|Description||Proxy maintainers is a group of developers maintaining abandoned packages on behalf of Gentoo users|
|Parent Project||Gentoo Linux|
Proxy maintainers is a group of developers maintaining abandoned packages on behalf of Gentoo users.
- 1 Project Description
- 2 Project Goals
- 3 Herds
- 4 Contact
- 5 How do I know which packages are orphaned?
- 6 What it takes to be a Proxied Maintainer
- 7 Help for Developers who act as proxy maintainers
- 8 Acknowledgements
Gentoo currently has quite a few packages that lack a maintainer. To prevent treecleaners from removing those packages, a maintainer has to be found as soon as possible. The overall goal of this project is to act as a primary contact point between developers and users who want to maintain abandoned packages. Users are more than welcome to contact us and express their interest in maintaining a package assigned to 'email@example.com'.
To enhance the user-developer cooperation in maintaining packages.
The Proxy Maintainers project maintains the following herds:
|proxy-maintainers||hwoarang, maksbotan, mrueg, pinkbyte, qnikst, titanofold, tomwij, xmw, yngwin||Orphaned packages maintained by Gentoo's proxy-maintainers team|
The Proxy Maintainers project is available at firstname.lastname@example.org
How do I know which packages are orphaned?
What it takes to be a Proxied Maintainer
Proxied Maintainers should be interested in the packages that they are maintaining. By becoming a Proxied Maintainer you are essentially the person in charge of that package in Gentoo. When users have questions regarding a package and how it works in Gentoo, you and will be the person that those questions are directed towards. We would like you to enjoy the maintaince and not feel as though it is a chore. To that end we are looking for enthusiastic people.
Your work will be reviewed by your a member of the team for violations of Gentoo QA policy; much of the policy is based more on common sense and less on specific rules. If your work does not meet QA your, one of us will notify you of where this occurs and will help you fix the problems to ensure that you work meets guidelines and can be included in the Gentoo package repository. Please do not take offense to these suggestions; all criticism should be intended as constructive criticism.
Similarly in the vein above, don't Proxy-Maintain a package you know very little about unless you are dead sure you can get up to speed on it. For many packages this is not a big problem (many are quite small). However for larger applications and/or libraries it is important to have prior knowledge about the package in question. Bugs about the package will be directed toward you (and also your Commiter). However as Proxied-Maintainer you are responsible for responding to the bugs with patches/comments/etc. Be prepared to do this.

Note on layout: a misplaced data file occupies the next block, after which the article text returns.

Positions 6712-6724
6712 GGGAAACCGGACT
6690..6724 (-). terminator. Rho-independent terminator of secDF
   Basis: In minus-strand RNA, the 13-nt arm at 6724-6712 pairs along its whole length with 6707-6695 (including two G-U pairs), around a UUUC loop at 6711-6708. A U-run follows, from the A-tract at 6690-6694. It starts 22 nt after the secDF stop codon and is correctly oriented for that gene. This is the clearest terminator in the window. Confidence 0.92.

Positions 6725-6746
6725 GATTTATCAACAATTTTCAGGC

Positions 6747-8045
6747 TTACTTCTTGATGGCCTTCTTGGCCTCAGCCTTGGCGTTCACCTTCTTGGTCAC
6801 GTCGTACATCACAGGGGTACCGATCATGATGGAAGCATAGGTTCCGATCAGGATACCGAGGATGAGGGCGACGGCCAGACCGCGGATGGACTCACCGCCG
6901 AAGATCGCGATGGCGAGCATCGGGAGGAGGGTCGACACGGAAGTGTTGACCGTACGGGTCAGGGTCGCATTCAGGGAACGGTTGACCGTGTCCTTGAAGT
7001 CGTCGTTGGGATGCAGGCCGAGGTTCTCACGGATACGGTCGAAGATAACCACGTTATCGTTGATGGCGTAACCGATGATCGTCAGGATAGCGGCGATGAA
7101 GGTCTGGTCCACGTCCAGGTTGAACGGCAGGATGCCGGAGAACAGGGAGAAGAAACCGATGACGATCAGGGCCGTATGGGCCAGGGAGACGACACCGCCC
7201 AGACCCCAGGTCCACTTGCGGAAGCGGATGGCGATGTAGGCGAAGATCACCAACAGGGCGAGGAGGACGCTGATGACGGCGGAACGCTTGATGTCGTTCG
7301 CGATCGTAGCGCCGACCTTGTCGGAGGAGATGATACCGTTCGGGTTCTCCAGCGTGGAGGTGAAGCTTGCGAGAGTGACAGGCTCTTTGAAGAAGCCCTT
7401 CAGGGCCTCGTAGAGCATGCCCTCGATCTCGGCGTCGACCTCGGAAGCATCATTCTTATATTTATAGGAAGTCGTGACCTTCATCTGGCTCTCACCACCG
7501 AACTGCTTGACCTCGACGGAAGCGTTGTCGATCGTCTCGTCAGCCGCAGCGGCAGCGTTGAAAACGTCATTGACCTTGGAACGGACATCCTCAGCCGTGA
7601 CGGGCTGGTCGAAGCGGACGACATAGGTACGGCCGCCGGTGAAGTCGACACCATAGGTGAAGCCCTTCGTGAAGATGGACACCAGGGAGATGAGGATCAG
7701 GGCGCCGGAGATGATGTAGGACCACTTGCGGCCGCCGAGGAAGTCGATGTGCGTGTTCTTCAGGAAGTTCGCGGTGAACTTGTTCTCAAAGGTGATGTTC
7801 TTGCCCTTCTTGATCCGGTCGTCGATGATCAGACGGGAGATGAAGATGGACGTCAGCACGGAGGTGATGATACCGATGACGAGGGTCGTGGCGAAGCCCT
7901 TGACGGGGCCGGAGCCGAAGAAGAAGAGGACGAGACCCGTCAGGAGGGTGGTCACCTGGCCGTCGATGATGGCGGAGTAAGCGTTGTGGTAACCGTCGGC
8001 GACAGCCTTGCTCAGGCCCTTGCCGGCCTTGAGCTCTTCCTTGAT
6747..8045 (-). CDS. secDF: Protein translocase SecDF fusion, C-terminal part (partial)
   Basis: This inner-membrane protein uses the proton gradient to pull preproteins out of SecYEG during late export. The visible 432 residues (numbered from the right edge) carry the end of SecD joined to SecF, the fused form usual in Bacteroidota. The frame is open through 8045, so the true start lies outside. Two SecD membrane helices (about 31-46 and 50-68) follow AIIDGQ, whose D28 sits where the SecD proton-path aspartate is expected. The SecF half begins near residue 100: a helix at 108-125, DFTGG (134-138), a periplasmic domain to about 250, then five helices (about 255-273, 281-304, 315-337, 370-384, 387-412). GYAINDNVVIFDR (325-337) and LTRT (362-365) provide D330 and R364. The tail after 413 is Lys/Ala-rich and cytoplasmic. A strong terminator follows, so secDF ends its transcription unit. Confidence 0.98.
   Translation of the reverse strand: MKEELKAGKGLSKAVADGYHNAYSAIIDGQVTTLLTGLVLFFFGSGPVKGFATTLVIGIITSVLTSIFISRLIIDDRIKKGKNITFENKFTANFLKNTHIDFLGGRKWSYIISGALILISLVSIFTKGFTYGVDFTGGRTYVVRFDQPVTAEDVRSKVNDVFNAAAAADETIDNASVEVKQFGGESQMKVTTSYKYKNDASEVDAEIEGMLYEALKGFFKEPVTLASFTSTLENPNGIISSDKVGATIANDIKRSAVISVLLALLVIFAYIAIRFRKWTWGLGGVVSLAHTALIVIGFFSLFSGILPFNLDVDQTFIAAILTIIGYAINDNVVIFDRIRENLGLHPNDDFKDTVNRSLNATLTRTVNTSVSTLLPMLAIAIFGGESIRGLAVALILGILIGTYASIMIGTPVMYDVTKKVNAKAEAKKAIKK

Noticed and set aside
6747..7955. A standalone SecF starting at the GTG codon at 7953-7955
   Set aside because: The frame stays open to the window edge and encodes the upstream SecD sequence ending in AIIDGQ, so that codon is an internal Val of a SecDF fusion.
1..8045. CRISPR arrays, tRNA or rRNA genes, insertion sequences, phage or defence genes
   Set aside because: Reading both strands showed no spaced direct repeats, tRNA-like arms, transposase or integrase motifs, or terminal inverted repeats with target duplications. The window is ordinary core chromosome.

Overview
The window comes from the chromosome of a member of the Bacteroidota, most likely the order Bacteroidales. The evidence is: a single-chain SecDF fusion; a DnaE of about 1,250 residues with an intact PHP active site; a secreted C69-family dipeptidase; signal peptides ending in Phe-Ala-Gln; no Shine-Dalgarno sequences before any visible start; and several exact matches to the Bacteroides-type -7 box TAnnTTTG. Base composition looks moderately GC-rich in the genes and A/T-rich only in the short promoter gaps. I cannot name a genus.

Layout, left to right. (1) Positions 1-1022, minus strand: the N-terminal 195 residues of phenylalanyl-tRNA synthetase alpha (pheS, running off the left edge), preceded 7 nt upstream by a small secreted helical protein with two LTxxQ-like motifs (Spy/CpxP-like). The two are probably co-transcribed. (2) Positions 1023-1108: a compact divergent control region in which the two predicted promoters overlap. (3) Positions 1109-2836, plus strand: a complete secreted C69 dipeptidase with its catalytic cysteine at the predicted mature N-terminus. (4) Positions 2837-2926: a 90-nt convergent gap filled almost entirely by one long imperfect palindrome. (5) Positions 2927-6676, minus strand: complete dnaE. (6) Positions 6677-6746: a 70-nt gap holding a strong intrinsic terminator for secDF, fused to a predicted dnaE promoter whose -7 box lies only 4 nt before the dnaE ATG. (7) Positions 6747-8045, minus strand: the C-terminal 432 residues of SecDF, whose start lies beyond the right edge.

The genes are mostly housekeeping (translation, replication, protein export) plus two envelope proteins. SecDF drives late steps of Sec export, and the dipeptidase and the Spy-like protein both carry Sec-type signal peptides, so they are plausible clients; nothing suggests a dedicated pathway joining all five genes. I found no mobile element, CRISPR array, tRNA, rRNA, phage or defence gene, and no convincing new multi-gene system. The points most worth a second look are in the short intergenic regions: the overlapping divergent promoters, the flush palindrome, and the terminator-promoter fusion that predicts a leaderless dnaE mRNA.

Due to the increased number of packages this team maintains, we may forget or be slow in committing your fixes. Please be patient with us; however, don't be afraid to prod every once in a while on the status of your patches or ebuilds if we are not responsive.
QA/Required knowledge and tools
We understand that you may have limited experience with Gentoo ebuilds. Therefore, you should have a brief look on the devmanual and the required tools in order to make sure your ebuild meets our QA standards.
Help for Developers who act as proxy maintainers
Bugs assigned to email@example.com
Developers who participate in this project should encourage users to participate in this project when they notice a open bug for an orphaned package.
Such template (or a similar one) can be used to inform users about this project:
Hello, This package has no maintainer so this bug may go unnoticed for a long time. Gentoo has a dedicated team for assisting users in maintaining orphaned packages. If you are interested in maintaining this package, please contact firstname.lastname@example.org. : https://wiki.gentoo.org/index.php?title=Project:Proxy_Maintainers Kind regards, <Devname>
We would like to thank the following authors and editors for their contributions to this guide: